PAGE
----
A single woman learns how hard it is to buy sperm

Who knew that in the age of instant gratification, buying sperm could be so elusive? Danielle Elliot's journey reveals it might be more complicated than you think. In her Guardian article, Elliot, a 37-year-old single woman, decided to explore sperm donation after a relationship ended. Her journey began with a simple Google search but quickly escalated into a labyrinth of decisions and expenses. With vials priced between $1,200 and $2,500, and additional costs for audio recordings and interviews, the process seemed daunting before she even got to the doctor's office. "I had no idea sperm was such a hot commodity, until I was the one trying to buy it," writes Elliot.

One of the most surprising revelations? Only 4% of men who attempt to donate sperm get approved, thanks to stringent health and lifestyle screenings.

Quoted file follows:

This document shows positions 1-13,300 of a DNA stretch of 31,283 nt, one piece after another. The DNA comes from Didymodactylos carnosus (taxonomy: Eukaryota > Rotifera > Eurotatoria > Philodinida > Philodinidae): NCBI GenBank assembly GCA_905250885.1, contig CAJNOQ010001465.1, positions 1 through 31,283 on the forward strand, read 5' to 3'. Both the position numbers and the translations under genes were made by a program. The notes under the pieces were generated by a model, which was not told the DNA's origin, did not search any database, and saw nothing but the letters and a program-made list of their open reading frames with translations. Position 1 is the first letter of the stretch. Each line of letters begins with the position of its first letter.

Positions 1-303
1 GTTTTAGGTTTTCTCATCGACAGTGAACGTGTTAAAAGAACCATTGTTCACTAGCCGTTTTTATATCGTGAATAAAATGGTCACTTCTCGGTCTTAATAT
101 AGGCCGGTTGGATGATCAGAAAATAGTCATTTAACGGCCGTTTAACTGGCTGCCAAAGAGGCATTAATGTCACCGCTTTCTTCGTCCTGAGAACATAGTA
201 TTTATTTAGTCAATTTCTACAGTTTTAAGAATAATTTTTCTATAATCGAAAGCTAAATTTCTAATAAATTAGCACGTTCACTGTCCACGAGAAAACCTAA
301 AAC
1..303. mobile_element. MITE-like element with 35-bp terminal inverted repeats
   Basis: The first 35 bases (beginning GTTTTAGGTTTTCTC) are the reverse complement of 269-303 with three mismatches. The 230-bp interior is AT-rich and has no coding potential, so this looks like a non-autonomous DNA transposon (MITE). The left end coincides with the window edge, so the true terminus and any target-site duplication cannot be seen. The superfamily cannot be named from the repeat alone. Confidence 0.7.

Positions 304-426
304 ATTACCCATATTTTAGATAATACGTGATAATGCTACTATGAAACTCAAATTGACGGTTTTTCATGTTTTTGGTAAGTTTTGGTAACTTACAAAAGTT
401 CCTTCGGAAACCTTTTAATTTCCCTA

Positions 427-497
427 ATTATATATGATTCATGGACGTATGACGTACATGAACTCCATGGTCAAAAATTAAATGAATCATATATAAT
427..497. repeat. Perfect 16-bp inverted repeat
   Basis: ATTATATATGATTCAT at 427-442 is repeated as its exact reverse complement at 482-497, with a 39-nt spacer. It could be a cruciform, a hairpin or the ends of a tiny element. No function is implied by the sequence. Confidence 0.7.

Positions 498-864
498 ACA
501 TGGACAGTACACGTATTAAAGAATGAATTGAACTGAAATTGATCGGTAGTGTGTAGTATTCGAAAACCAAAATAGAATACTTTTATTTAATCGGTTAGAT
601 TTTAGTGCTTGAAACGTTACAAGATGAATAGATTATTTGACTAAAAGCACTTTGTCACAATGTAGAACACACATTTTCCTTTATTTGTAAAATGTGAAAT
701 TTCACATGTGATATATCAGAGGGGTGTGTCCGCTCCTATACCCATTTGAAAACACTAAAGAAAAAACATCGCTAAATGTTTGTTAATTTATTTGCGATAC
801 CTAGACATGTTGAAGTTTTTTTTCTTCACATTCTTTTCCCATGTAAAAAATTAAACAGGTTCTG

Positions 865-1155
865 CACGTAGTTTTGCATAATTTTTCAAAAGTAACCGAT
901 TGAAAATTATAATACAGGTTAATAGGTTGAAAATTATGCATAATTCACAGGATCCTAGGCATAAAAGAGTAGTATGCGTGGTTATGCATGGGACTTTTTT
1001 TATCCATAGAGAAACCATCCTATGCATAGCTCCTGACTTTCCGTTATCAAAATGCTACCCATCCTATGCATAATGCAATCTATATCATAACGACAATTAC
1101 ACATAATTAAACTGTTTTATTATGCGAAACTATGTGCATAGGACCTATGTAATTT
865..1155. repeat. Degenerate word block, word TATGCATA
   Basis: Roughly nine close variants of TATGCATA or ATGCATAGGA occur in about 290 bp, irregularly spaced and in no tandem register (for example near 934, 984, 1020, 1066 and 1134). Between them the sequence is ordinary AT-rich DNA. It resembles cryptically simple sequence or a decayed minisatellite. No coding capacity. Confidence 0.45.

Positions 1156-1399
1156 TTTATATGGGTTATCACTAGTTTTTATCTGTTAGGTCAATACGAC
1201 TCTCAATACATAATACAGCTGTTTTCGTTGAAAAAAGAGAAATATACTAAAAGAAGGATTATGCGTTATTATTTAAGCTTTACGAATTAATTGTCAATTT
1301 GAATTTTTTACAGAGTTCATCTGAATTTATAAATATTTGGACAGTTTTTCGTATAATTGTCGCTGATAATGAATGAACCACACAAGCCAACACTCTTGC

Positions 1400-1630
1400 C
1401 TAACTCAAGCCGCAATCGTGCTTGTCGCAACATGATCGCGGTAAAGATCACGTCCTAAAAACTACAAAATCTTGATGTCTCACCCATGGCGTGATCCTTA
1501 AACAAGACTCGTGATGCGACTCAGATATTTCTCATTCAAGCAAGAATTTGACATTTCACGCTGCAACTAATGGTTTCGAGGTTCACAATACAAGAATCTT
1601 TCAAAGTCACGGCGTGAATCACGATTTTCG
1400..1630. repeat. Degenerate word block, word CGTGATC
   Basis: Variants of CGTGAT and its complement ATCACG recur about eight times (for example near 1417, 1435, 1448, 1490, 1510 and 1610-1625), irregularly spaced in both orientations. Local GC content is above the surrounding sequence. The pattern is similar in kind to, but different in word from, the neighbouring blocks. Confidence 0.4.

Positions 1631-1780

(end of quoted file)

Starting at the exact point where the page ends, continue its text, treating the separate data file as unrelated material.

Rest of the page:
About one in six were rejected for health reasons, about 12% failed a lifestyle screening, and 11% didn't meet sperm quality requirements.

The Fairfax Sperm Bank's website boasts even higher selectivity, approving just one in 200 men.

If men make the cut, they're in for an arduous process involving blood tests and weekly collections. Some banks pay only when sperm is ready to be sold, with payments varying depending on the number of weekly donations and if a person fits in-demand demographics. California Cryobank pays $75 per accepted donation, according to its website. US banks regulate the number of vials of each donor in order to prevent widespread genetic concerns down the line. Some states do not allow anonymity.

All of this limits supply, but there is no movement to loosen protocols.

This scarcity, exacerbated by the pandemic, has driven up prices and left many women in a frantic scramble for viable options. "I'm now 39," writes Elliott. "So far, I've spent $16,723 trying to get pregnant."

Previously: Woman sues sperm bank after becoming pregnant with black donor's sperm